• Rent-Back Agreement: A rent-back agreement is a clause in the sales contract that allows the seller to rent their old home from the buyer for an agreed-upon period of time before the buyer moves in. This can be especially helpful in situations when the seller is having trouble finding a new home.

For more information on buying and selling a home at the same time, give us a call at (970) 460-3033 to get connected with an experienced agent!

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Q2 2021 Colorado Real Estate Market Update

The following analysis of the Metro Denver & Northern Colorado real estate market is provided by Windermere Real Estate Chief Economist Matthew Gardner. We hope that this information may assist you with making better-informed real estate decisions. For further information about the housing market in your area, please don’t hesitate to contact your Windermere Real Estate agent.

REGIONAL ECONOMIC OVERVIEW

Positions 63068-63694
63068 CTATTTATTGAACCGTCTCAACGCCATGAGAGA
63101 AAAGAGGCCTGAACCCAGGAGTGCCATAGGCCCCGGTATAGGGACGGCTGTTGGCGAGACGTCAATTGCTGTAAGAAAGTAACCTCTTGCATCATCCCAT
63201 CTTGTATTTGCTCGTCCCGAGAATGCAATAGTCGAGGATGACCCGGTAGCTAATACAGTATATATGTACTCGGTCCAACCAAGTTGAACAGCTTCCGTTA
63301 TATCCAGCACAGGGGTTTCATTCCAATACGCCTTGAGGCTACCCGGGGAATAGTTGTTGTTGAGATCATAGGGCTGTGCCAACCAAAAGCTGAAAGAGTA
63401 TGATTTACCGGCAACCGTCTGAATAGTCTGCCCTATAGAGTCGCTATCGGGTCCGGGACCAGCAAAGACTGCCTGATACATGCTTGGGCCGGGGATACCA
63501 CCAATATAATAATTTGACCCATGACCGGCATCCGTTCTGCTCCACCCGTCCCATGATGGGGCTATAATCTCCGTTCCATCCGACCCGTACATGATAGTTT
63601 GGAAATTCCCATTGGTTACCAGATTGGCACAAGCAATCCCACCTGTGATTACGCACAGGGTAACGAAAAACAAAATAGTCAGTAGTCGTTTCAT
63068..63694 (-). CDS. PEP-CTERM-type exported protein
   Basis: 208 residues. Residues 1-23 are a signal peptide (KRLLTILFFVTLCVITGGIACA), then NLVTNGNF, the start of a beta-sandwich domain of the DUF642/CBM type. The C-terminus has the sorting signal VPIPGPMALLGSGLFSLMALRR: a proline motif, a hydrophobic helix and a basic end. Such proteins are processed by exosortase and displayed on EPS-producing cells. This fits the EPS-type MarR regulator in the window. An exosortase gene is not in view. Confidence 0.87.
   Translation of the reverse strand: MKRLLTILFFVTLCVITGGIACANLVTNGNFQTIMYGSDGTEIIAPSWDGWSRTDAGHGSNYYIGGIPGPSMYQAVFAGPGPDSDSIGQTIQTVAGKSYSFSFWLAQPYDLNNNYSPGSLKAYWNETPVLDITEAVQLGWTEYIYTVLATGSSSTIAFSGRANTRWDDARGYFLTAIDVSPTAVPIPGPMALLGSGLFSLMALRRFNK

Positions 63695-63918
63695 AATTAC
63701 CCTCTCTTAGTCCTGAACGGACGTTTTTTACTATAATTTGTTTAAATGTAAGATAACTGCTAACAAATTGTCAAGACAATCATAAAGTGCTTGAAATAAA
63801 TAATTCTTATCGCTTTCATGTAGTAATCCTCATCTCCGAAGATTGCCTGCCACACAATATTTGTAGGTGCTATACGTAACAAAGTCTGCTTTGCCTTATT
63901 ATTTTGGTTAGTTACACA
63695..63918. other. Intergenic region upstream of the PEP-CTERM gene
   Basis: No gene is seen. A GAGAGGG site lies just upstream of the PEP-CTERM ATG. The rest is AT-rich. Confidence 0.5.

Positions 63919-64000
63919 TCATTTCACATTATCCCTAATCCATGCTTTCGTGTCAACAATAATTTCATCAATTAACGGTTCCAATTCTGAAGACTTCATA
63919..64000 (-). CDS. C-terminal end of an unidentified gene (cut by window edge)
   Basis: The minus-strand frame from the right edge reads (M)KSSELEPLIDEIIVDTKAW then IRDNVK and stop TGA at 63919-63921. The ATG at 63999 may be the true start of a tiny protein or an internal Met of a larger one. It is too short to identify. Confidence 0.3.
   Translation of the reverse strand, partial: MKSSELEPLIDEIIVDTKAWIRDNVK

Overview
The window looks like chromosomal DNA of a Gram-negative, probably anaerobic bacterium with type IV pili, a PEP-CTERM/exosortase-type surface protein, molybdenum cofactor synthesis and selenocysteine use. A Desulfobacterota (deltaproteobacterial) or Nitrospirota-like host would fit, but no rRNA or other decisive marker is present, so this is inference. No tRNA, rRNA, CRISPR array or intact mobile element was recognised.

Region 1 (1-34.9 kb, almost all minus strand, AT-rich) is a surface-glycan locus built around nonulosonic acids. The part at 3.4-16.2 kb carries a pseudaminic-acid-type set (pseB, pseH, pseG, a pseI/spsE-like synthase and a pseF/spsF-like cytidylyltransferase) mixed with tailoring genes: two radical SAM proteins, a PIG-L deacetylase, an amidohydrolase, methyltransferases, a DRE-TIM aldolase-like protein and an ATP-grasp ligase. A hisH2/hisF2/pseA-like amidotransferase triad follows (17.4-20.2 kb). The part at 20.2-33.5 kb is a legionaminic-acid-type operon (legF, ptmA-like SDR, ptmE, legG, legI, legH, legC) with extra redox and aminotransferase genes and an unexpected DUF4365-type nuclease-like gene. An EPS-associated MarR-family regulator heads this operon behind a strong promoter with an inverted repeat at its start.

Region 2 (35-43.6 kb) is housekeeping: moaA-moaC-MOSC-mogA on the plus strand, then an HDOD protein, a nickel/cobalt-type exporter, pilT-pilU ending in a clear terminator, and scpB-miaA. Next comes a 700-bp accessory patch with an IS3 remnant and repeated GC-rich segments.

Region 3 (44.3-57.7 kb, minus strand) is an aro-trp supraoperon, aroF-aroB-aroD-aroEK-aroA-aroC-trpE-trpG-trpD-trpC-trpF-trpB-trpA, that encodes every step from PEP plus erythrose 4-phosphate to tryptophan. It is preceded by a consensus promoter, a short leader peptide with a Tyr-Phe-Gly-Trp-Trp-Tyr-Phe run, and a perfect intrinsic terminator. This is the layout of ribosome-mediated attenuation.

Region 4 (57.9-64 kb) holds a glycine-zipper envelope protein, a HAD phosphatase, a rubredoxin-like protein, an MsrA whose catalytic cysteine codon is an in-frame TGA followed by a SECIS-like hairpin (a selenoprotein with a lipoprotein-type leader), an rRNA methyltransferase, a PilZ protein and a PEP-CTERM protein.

Although the post COVID-19 job recovery took a step backward last winter, it has since picked up again, which is very pleasing to see. At the end of the second quarter, the state had recovered more than 276,000 of the 376,000+ jobs that were shed due to COVID-19. Even though employment levels are still almost 100,000 lower than the pre-pandemic peak, they are heading in the right direction. Looking at the markets contained in this report, current employment levels in Colorado Springs are only 2.2% below the pre-pandemic peak, followed by Denver and Fort Collins, which are both down 3.6% from the 2020 peak. I would add that all markets showed jobs continuing to return. With total employment levels rising, the unemployment rate stands at 6.2%, down from the pandemic peak of 12.1%. Regionally, unemployment levels range from a low of 4.8% in Boulder to a high of 6.3% in Grand Junction. COVID-19 infection rates dropped during the quarter, which is certain to lead to employment levels continuing to rise unless we see another significant increase in infection rates due to the rise of new variants across the country.